|11th graders discussing Gatsby|
Among the many new things I learned this week was this: All my life I’ve been reading tortuous as torturous. I had the right idea—I just figured that a long and twisty mountain road or argument could feel pretty painful to someone driving or reading it. But because a student asked about tortuous, and because I wanted a concise definition, I checked my desktop dictionary. First I typed in torturous and found nothing about roads or logic. And scrolling down to the bottom, I read to my horror, “Tortuous and torturous have different core meanings….” So now I know that tortuous derives from the same Latin root as torque and means twisty (literally or figuratively), while torturous deals with excruciating pain, comes from Anglo-Norman French, and should not be used lightly: “It is not a fancy word for ‘painful’ or ‘discomforting,’ as in I found the concert torturous because of the music's volume.” Chastened by the dictionary.
Three take-aways here: When the students are asking the questions instead of the teacher, (1) the students actually want to know the answers, (2) the students are equipped for lifelong learning as they identify what they want to know rather than just finding answers to what someone else wants to know, and (3) even the teacher can learn something and can model that lifelong learning.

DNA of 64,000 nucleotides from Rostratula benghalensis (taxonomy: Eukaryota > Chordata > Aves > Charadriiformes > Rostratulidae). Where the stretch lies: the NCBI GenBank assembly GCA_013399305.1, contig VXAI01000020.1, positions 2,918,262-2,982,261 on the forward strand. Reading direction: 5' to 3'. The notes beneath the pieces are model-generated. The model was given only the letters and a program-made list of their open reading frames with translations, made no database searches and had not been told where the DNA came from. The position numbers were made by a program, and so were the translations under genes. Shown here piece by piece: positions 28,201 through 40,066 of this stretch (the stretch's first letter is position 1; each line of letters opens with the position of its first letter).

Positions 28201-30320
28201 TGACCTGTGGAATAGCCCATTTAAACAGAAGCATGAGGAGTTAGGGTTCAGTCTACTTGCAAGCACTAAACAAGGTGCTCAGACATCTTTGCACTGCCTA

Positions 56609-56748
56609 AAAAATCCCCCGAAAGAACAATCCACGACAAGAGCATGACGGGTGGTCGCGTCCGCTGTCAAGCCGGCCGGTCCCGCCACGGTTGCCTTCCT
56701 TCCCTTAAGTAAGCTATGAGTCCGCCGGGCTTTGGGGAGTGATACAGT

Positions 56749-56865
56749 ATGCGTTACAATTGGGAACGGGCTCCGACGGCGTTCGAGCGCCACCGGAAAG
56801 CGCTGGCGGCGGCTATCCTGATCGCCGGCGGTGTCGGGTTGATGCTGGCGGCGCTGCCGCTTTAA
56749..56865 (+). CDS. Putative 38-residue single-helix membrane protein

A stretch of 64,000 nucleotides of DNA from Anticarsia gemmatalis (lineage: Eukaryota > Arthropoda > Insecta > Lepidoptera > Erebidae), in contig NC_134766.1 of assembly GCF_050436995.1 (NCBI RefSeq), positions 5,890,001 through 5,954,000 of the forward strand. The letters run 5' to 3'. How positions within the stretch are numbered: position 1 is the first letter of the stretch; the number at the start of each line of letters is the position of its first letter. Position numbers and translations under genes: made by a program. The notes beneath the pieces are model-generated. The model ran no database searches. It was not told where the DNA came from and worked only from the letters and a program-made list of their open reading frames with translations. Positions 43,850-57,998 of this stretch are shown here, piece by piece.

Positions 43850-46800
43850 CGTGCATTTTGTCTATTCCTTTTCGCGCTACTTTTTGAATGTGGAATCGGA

Three ways this week that I structured for students to be the ones asking the questions:
- 11th graders each bringing in 2 unknown or interesting words found in the homework reading.
- 11th graders working in groups to compile character descriptions supported by text.
- 10th graders conducting a Socratic discussion to synthesize A Midsummer Night’s Dream (play and 1999 movie) and all the related nonfiction articles (on literary interpretation as well as on infatuation, love, and marriage) to prepare for the final synthesis essay on the difference between infatuation and love.
|11th graders reading Gatsby|
Some questions students asked this week:
- What color did you guys find coming up the most in this chapter? (Love it when they start asking each other my questions for me.)
- Is there another San Francisco beside the one in California? Because that doesn’t seem right that Gatsby says he’s from the Middle West and then says San Francisco. (That’s what question asking is for—way to stay suspicious!)
- What did you think of how Helena and Hermia were portrayed in the film? (Some didn’t think there was a big enough contrast in their coloring, but in the give and take of the ensuing discussion, they arrived at the conclusion that the limited contrast reinforced the theme of romantic love finding difference in sameness. I was pretty impressed.)
|10th graders writing A Midsummer Night's Dream responses|
Four days of class, three of exam prep, and the exam. We're all—students and teachers—getting tired and ready for the end. Some things are falling off the mental workbench—like mentor sentence analysis. But we’re still reading, writing, thinking, speaking, and listening. One part of that is fostering a classroom culture where students ask the questions.
How do you keep students learning in the final days of the school year? How do you encourage them to ask the questions?